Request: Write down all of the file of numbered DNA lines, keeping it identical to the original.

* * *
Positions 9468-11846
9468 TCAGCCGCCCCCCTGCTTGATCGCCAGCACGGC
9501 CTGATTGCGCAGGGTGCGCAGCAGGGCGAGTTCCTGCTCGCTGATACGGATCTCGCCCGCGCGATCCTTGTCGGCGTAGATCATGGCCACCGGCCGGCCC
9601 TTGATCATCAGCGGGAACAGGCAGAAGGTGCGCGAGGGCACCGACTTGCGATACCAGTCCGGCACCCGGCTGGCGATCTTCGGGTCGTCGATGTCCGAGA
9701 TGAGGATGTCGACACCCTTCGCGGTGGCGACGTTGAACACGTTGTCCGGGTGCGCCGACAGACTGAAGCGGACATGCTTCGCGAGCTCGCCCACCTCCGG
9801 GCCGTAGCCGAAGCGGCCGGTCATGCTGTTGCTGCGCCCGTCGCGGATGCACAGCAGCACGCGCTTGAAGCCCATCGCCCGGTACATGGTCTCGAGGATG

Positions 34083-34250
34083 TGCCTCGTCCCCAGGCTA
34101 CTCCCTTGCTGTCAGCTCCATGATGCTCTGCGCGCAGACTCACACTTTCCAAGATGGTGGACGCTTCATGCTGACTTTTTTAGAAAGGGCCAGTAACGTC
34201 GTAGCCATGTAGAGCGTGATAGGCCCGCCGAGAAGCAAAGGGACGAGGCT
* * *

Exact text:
Positions 9468-11846
9468 TCAGCCGCCCCCCTGCTTGATCGCCAGCACGGC
9501 CTGATTGCGCAGGGTGCGCAGCAGGGCGAGTTCCTGCTCGCTGATACGGATCTCGCCCGCGCGATCCTTGTCGGCGTAGATCATGGCCACCGGCCGGCCC
9601 TTGATCATCAGCGGGAACAGGCAGAAGGTGCGCGAGGGCACCGACTTGCGATACCAGTCCGGCACCCGGCTGGCGATCTTCGGGTCGTCGATGTCCGAGA
9701 TGAGGATGTCGACACCCTTCGCGGTGGCGACGTTGAACACGTTGTCCGGGTGCGCCGACAGACTGAAGCGGACATGCTTCGCGAGCTCGCCCACCTCCGG
9801 GCCGTAGCCGAAGCGGCCGGTCATGCTGTTGCTGCGCCCGTCGCGGATGCACAGCAGCACGCGCTTGAAGCCCATCGCCCGGTACATGGTCTCGAGGATG

Positions 34083-34250
34083 TGCCTCGTCCCCAGGCTA
34101 CTCCCTTGCTGTCAGCTCCATGATGCTCTGCGCGCAGACTCACACTTTCCAAGATGGTGGACGCTTCATGCTGACTTTTTTAGAAAGGGCCAGTAACGTC
34201 GTAGCCATGTAGAGCGTGATAGGCCCGCCGAGAAGCAAAGGGACGAGGCT